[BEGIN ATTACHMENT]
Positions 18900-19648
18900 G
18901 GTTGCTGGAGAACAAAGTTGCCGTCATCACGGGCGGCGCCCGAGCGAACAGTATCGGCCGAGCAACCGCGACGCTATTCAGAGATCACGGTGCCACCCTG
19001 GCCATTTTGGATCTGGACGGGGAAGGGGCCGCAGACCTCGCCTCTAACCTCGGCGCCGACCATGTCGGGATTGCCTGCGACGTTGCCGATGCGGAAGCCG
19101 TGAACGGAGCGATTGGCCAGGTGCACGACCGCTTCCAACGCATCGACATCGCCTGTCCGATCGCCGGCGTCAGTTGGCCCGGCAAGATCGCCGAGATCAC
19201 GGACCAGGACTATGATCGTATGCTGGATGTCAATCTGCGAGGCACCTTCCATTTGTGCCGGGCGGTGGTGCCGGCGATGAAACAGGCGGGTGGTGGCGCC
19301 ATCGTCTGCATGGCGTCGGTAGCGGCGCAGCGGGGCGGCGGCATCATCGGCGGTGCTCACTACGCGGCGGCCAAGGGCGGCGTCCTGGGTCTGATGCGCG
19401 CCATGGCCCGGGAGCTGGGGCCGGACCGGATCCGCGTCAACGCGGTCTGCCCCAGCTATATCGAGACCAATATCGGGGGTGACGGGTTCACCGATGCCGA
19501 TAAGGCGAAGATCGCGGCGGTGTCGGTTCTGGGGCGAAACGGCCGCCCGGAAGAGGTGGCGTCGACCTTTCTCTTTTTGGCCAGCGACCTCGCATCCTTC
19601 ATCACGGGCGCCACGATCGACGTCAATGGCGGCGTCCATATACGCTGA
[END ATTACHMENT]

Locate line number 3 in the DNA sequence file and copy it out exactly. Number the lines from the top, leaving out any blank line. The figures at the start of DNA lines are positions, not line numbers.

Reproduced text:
18901 GTTGCTGGAGAACAAAGTTGCCGTCATCACGGGCGGCGCCCGAGCGAACAGTATCGGCCGAGCAACCGCGACGCTATTCAGAGATCACGGTGCCACCCTG